A short one this week to get you thinking. As is often the case in this blog, the posts are triggered by something I see or something someone perhaps says. This week it's the latter.
Shane Barry and I were hanging out with all the cool Googlers in the Bath on Bath Avenue in Dublin a couple of weeks ago (I say that, but really they were just sitting near us! :) ) . We'd gone through the usual catch-up list and got to talking about leaders and leadership when Shane reminded me of something he'd said years ago.
"The whole idea that you should treat people as YOU want to be treated is wrong. You should treat people as THEY want to be treated"
Which flies in the face of advice we've gotten throughout our lives.
We're told as children to 'Treat others as you'd like to be treated'. And if you're of a religious bent, doesn't the bible say, 'Do unto others as you would have them do unto you'?
Even Buddhism has the Golden Rule - "We must treat others as we wish others to treat us".
So this idea has been hammered into us over our entire lives.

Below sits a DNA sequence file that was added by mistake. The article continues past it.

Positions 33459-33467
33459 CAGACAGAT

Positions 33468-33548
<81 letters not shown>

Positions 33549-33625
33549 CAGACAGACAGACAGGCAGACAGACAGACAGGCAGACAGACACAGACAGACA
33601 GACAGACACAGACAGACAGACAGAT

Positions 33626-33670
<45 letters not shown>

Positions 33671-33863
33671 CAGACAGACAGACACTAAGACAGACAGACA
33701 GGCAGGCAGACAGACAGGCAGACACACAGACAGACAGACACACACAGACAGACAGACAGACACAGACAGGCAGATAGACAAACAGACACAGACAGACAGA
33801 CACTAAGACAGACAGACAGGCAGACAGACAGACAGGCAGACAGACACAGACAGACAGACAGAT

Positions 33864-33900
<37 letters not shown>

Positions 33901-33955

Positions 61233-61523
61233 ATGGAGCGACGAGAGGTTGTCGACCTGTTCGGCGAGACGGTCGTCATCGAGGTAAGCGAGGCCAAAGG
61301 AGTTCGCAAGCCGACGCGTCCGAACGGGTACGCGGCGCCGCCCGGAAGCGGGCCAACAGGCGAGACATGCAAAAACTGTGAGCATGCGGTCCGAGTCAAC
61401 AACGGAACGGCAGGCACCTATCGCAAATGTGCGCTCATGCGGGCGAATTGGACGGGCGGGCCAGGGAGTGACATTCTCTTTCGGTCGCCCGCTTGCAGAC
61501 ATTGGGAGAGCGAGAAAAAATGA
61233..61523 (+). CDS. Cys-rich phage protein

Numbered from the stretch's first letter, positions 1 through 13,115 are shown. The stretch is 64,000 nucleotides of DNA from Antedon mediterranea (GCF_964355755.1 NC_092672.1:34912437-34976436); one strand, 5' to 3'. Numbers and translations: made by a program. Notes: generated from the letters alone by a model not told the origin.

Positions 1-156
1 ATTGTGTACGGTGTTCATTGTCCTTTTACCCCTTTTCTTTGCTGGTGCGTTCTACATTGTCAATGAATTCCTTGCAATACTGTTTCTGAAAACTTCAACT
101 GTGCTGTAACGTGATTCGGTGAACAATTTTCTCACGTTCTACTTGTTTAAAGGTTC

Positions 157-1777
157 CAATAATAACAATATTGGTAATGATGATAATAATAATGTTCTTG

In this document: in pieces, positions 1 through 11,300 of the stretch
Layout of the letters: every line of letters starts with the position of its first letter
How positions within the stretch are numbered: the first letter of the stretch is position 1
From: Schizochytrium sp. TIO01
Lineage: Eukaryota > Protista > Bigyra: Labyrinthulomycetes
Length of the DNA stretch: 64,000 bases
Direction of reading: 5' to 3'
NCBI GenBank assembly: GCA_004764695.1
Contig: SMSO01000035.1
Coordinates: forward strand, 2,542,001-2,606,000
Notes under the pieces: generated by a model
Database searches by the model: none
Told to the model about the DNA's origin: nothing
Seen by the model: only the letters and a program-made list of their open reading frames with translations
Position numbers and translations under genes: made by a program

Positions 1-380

For everyday life it’s not a bad guiding principle. Assuming you’re an inherently decent and honest person that is. We can’t expect to know and understand the values and preferences of the hundreds of people we meet every week, so this isn't a bad starting point.
However, if you’re a people leader, it’s a different kettle of fish. A team is a collection of individuals with different wants and needs. Knowing your people, understanding their values and how they like to be treated, is key to ensuring that that team is successful.
So in your next 1-1, or perhaps as part of a team meeting, ask your people to share their values and what’s important to them. It might just give you a bit of insight into how to build a more cohesive and high performing feam.
Showing that you don’t know but you’re willing to ask shows a level of humility and vulnerability that can strengthen a leaders bond with their team. You’re not afraid to show that you don’t know all the answers.